His debut against St Kilda came in the third round, 2002, more than a year after being drafted. The game featured three future senior coaches, one future AFLW coach, four assistant coaches and a roster manager. Nick Riewoldt, who was playing his ninth game, was born four days earlier than Burgoyne. In 2017, Riewoldt became the last of 43 other players to retire that day.
Former Port Adelaide teammates remember Burgoyne languishing at the back in his first preseason, but as soon as the balls came out they knew they had a star from the future.
“I don’t know why I never had endurance. I always had to work hard on that side. I was always fast and I had explosive speed and my brother Peter had a mix of endurance and speed, ”said Burgoyne.
“I was always at the back of training. I used to get yelled at a lot, but the feedback you got back then was very different from what you get today. Today you don’t really get harsh comments. Sometimes when they get feedback these days they think it’s hard, but I’m like “you probably don’t know what a hard comment is.”
“At that point, it was (hard to take). Looking back, this is exactly what I needed and deserved. I managed with pure competence.
Burgoyne bursts out laughing at his last sentence, uncomfortable admitting what was obvious to anyone who saw him play.
Andrew Russell, who is now at Carlton after being alongside Burgoyne at Port and Hawthorn, was a driving force, while the club’s senior players, such as Burgoyne’s favorite player, Gavin Wanganeen, as well as Matthew Primus, Brent Montgomery, Warren Tredrea and Michael Wilson helped him lay the foundation for success.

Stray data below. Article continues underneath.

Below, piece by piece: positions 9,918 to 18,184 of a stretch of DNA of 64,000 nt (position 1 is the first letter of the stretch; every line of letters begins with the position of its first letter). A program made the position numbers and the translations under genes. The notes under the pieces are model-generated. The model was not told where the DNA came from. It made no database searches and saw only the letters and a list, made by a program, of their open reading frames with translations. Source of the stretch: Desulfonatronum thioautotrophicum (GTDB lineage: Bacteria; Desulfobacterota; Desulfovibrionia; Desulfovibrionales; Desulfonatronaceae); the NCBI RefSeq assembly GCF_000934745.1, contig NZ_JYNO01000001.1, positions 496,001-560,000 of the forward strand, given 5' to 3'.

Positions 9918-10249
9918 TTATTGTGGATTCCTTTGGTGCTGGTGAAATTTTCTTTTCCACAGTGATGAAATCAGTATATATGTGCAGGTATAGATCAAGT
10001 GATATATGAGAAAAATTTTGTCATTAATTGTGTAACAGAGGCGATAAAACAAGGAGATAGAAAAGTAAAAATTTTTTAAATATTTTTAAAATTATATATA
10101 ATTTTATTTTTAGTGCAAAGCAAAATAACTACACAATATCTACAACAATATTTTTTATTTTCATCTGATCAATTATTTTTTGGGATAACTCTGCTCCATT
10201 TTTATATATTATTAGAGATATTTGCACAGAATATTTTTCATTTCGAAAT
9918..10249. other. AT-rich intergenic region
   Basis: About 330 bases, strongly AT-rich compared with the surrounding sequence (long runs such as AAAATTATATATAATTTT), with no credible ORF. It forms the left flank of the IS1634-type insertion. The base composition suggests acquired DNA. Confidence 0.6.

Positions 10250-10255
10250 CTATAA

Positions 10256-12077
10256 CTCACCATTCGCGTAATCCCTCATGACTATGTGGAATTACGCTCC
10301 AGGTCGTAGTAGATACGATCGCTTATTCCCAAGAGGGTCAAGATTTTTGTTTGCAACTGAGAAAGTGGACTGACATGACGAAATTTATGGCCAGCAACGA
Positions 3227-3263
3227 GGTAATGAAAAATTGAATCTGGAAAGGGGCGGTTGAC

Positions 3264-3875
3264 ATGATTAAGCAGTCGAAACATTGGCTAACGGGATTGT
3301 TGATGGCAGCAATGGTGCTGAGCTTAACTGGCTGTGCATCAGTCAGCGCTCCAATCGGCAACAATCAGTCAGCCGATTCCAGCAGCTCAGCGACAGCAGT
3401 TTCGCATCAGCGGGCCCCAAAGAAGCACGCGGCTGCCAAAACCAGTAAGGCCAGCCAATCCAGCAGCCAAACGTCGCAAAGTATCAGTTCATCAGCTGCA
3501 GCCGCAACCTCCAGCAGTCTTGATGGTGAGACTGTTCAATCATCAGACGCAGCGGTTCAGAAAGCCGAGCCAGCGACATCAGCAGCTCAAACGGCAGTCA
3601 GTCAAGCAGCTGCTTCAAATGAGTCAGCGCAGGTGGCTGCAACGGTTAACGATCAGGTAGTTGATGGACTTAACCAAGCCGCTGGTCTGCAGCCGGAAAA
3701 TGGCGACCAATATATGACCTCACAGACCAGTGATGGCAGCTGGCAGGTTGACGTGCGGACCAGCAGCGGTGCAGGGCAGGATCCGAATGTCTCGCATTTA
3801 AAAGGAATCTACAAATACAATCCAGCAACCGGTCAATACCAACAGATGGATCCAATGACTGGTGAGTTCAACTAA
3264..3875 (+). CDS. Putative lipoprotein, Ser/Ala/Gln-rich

“I got into a team that was very focused but had a good mix of drinking a few beers and training hard,” said Burgoyne.
400 games, two coaches
“There are a lot of similarities between ‘Choco’ (Mark Williams in Port Adelaide) and Clarko (Alastair Clarkson in Hawthorn). They are both very passionate, very vocal and very motivated, ”said Burgoyne.
“I love their hassle-free approach, directly in your face and telling him how it is. I don’t like it when people beat around the bush. Just say it.
“Choco and Clarko were both straightforward and fierce when needed, but there’s a lighter side to these two guys.
“I don’t like it when people beat around the bush. Just say it.
The presence of Clarkson, Russell, Geoff Morris and Chris Pelchen – all Port alumni – in Hawthorn helped Burgoyne pick the Hawks when he left Port Adelaide in late 2009.
With less than a minute to go in an epic 2004 preliminary final against St Kilda, Port Adelaide led by a goal as they tried to make their way to their first AFL Grand Final, after being knocked out at this stage the previous two seasons.
A kick from St Kilda’s Riewoldt wiped out a squad and Brent Guerra – who later played alongside Burgoyne in Hawthorn’s top team in 2013 – ran for the loose ball in goal square and tried to get it through. Burgoyne threw himself on the ball and pushed it out of bounds.